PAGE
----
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The Associated Press-NORC Center for Public Affairs Research

The Intersection of Insight and Journalism

American Teens are Politically Engaged but Pessimistic about Country’s Direction

Issue Brief

American Teenagers Struggle
© 2012 iStock/twilightproductions

American teenagers, on the cusp of assuming their rights and responsibilities as voters and citizens, perceive a country divided and are pessimistic about America’s current situation. However, they aren’t entirely gloomy and do hold flashes of optimism for the future.

Teens have long been excluded from most research about politics and civics because they cannot yet vote. But even before they can go to the polls, teens are developing their political and civic identities. As they peer forward into their future, they evaluate the society and governance that adults have created, determining what aspects they will support and what they will resist and undo. Asking teenagers what they think about the country’s future, its politics, and society, is a window into all of our futures.

A new study from The Associated Press-NORC Center for Public Affairs Research surveyed 790 teenagers age 13 to 17 as a lens into the 2018 mid-term elections and the 2020 presidential contest, when many of today’s teens will be making their first forays to the polls. The study examines teens’ broad feelings about the direction of the country, gauges their optimism for the future, and reveals the next generation’s ideas about governance and America’s role on the world stage.

Teens are opposed to a border wall, a ban on foreign Muslims, and curtailing efforts to reverse climate change but are more favorable to ACA repeal and changing trade pacts.

Many teens have opinions about current political issues—expressing their opposition to building a border wall with Mexico, calls to ban Muslims from entering the United States, and curtailing efforts to stop or slow climate change. But more support than oppose overturning the Affordable Care Act (ACA) and changing the nature of our trade partnerships with other nations.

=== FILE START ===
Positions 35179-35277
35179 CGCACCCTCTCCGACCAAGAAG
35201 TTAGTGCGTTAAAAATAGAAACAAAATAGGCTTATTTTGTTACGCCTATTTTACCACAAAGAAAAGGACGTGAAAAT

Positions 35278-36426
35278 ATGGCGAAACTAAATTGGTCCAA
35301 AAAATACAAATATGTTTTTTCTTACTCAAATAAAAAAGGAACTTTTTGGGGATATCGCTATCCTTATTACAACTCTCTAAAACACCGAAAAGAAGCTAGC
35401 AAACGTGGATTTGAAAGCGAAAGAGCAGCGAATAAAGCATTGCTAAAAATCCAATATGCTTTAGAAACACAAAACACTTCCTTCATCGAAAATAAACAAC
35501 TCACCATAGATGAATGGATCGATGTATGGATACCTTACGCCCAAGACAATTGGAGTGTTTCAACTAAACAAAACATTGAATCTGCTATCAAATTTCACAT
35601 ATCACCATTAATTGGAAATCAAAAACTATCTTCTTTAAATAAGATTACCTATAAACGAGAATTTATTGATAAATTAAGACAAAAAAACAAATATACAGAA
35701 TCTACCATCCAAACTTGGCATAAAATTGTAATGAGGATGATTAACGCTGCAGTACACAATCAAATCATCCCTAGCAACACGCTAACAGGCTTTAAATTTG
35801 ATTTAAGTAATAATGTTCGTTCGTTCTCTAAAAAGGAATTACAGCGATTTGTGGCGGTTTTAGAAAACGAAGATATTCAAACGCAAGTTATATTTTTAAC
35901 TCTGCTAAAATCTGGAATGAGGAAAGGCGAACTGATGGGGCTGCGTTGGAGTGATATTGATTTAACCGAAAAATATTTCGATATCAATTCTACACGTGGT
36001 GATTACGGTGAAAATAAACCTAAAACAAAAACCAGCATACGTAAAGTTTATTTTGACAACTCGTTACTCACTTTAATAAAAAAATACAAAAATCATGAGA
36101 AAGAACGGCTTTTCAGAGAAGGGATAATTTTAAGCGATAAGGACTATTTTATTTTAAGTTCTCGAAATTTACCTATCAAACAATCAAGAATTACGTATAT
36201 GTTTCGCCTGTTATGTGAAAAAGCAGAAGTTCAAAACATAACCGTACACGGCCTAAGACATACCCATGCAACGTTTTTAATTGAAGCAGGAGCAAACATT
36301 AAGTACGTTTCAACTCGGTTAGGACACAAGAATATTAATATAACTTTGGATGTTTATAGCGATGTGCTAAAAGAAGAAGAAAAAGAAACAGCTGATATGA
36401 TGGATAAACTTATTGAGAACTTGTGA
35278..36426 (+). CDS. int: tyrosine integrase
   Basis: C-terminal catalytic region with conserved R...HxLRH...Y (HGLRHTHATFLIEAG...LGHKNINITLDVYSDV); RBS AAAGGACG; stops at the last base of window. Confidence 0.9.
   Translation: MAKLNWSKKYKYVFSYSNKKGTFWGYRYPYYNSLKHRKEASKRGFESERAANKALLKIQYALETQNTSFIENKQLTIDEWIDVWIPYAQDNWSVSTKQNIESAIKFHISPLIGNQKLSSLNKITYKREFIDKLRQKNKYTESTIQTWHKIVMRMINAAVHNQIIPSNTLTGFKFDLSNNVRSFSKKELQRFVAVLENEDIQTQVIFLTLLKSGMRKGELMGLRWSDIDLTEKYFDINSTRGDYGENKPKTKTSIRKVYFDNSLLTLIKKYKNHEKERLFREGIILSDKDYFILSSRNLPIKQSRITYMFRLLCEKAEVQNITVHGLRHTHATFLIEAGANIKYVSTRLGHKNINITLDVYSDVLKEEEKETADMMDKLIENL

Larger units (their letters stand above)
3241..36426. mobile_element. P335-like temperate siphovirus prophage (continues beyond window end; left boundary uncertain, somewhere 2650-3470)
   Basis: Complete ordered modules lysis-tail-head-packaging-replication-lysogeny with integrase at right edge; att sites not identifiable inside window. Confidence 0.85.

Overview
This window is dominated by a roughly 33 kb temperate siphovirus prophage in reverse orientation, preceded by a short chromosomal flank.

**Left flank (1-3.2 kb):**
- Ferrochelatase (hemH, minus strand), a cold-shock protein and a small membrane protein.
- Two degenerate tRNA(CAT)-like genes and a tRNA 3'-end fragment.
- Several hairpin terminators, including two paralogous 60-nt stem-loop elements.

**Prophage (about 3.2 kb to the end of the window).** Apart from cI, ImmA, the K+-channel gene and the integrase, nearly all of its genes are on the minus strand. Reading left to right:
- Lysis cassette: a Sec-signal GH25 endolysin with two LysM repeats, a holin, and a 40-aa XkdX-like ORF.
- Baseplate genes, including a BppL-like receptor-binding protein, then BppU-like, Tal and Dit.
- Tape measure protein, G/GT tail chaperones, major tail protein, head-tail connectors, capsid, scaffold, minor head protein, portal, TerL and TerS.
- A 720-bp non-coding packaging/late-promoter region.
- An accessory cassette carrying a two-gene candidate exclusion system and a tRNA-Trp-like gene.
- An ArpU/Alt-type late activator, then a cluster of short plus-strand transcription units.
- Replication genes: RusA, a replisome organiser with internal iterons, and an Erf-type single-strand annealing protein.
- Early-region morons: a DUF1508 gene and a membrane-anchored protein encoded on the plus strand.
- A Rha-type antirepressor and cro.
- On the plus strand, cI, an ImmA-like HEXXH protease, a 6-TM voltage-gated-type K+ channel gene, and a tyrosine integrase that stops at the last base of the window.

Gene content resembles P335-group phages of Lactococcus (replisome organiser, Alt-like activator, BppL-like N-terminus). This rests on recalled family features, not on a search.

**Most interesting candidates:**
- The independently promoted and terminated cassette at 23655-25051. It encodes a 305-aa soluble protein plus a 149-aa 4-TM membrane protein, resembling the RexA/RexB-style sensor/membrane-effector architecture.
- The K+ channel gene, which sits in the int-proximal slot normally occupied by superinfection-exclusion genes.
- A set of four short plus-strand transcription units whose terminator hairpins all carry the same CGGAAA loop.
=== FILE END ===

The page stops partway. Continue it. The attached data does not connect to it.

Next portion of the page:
• 53 percent of teens oppose building a wall along the U.S.-Mexico border vs. 25 percent who favor building it.

  • 47 percent of teens oppose scaling back efforts to fight climate change; 19 percent favor scaling back.

  • 46 percent oppose banning foreign Muslims from entering the United States while 29 percent support a ban.

  • 40 percent of teens favor repealing the ACA vs. 33 percent who oppose it.

  • 35 percent of teens are in favor of changing trade agreements with other countries while 25 percent oppose it.

Almost all teens were surprised by President Donald Trump’s election.

America’s youth expressed surprise at Trump’s election. They feel positively towards former president Barack Obama but hold more negative opinions of both of the candidates, Trump and Hillary Clinton, in the most recent presidential contest.

  • 68 percent of all American teens, regardless of their partisan leanings, were surprised by the election of Trump. Forty-eight percent say they feel frustrated by his election, 46 percent feel afraid, and 43 percent feel hopeful. Twenty-nine percent are excited by a Trump presidency.

  • 62 percent of teens are favorable towards Obama, while 38 percent are favorable towards former presidential candidate Clinton and 30 percent are favorable towards Trump.

  • Girls are more favorable towards Clinton (42 percent of girls vs. 33 of boys).

  • Black teens are uniformly favorable to Obama, and 76 percent are favorable towards Clinton. Less than 10 percent are favorable towards Trump. White teens are much more positive about Trump than their black peers with 42 percent favorable towards him.

Teens see the country as deeply divided and feel distance from others based on party, race, and income.